Japanese Inari Sushi Recipe

Molly at Orangette recently owned up to being intimidated by polenta, which I find to be a very reasonable concern. I haven’t tried it myself, but my friend Dave loves it, and I was duly impressed when he first called me to hear that he regularly makes it from scratch.

I, personally, have always been a bit intimidated by sushi rice. Perhaps it is because I grew up in California (where there is a lot of great Japanese food) eating sushi two or three times a week and got spoiled on restaurant rice. But I can’t be the only one, because if it was so easy, why would everyone rely on rice cookers? I have even seen microwave rice cookers – clearly a necessary dormitory accessory for college kids who are sick of Easy Mac and want to make their own maki.

As with most jaunts into daunting international cuisines, I started make inari at home because I decided that I was eating out too much. This type of sushi sometimes serves as a light dessert for me, because the pouches of fried tofu are soaked in a delicious sweet liquid.

Though you can get perfectly tasty inari wrappers at the Japanese food store, I often was disappointed because my rice wasn’t quite right. Research into those who claim to have “the” recipe for sushi rice teaches: the key to perfect sushi is to let it steam after it has finished cooking and then to keep the rice dry as it cools.

Serves: 4-6 (as appetizer or side dish)
Prep time: 40 minutes (15 minutes active)
Sushi rice recipe adapted from Alton Brown


  • sushi rice (or short grain rice if sushi rice is not available)*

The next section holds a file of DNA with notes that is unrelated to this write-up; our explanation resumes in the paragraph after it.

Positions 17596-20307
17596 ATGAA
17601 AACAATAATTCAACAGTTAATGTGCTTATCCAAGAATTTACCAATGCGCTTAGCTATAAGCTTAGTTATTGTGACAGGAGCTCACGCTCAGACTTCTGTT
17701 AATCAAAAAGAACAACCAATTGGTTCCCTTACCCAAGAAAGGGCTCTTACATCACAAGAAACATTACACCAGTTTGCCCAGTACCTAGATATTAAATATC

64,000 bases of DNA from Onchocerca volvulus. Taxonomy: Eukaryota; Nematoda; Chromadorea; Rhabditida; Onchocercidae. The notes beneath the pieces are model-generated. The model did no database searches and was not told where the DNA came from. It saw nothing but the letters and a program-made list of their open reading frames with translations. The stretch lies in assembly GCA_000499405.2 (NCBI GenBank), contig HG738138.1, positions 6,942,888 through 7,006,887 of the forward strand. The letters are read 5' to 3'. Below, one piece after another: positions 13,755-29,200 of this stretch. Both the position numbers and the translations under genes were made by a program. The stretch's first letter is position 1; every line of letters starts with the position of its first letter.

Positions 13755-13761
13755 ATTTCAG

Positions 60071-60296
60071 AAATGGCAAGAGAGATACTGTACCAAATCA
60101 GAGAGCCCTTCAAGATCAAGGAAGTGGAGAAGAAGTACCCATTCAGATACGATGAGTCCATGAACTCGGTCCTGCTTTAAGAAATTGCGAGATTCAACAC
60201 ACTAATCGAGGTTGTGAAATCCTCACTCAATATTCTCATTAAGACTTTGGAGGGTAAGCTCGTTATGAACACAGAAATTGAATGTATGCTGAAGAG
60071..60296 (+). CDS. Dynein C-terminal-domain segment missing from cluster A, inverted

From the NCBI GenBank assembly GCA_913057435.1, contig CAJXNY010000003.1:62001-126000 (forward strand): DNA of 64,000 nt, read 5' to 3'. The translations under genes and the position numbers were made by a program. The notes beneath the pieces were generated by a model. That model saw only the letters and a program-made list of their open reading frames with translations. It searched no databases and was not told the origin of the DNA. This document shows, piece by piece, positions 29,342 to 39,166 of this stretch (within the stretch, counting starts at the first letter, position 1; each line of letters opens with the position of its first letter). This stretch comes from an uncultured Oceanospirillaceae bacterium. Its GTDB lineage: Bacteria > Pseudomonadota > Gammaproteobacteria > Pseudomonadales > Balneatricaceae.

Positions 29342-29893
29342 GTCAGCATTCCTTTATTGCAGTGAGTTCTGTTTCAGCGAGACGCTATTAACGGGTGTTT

• rice vinegar
  • sugar
  • sea salt
  • one package of inari wrappers/fried tofu pouches**


  1. Put two cups of rice in a mixing bowl or very fine colander. Rinse several times with water until the water comes out clear.
  2. Add two cups of water and the sushi rice to a medium saucepan and set over high heat.
  3. In a small saucepan, combine two tablespoons rice vinegar with 2 tablespoons of sugar and 1 of sea salt over medium heat.
  4. Stir until the sugar dissolves, then remove the mixture from the heat and allow to cool.
  5. As soon as the sushi water begins to boil, set the heat as low as possible (just make sure the flame doesn’t flicker out) and cover the pot.
  6. After 15 minutes, turn off the heat and remove the rice from the stove. Leave the lid on and allow the rice to steam for ten minutes.
  7. In a long flat container, like a casserole dish, spread out the rice and sprinkle with the vinegar mixture. Stir quickly and then spread the rice again. (Do not use a metal dish, as the vinegar will react with the metal)
  8. Put the rice under a fan for a few minutes to cool.
  9. Stuff each tofu pouch with two to three tablespoons of rice, arrange on a plate, and drizzle with any remaining liquid from the tofu container.


Note*: Do not use any other type of rice because otherwise your rice will not end up sticky. If you are pressed for time, use microwavable rice packs or a rice cooker to make the rice.

Note**: Check the directions on the package of inari. If you need to cook them before serving, heat up the water before starting the sushi rice and boil the inari wrappers for the amount of time directed.


  1. Nice site i just setup a some days ago a similar weblog, plz take a look and let me know what you think.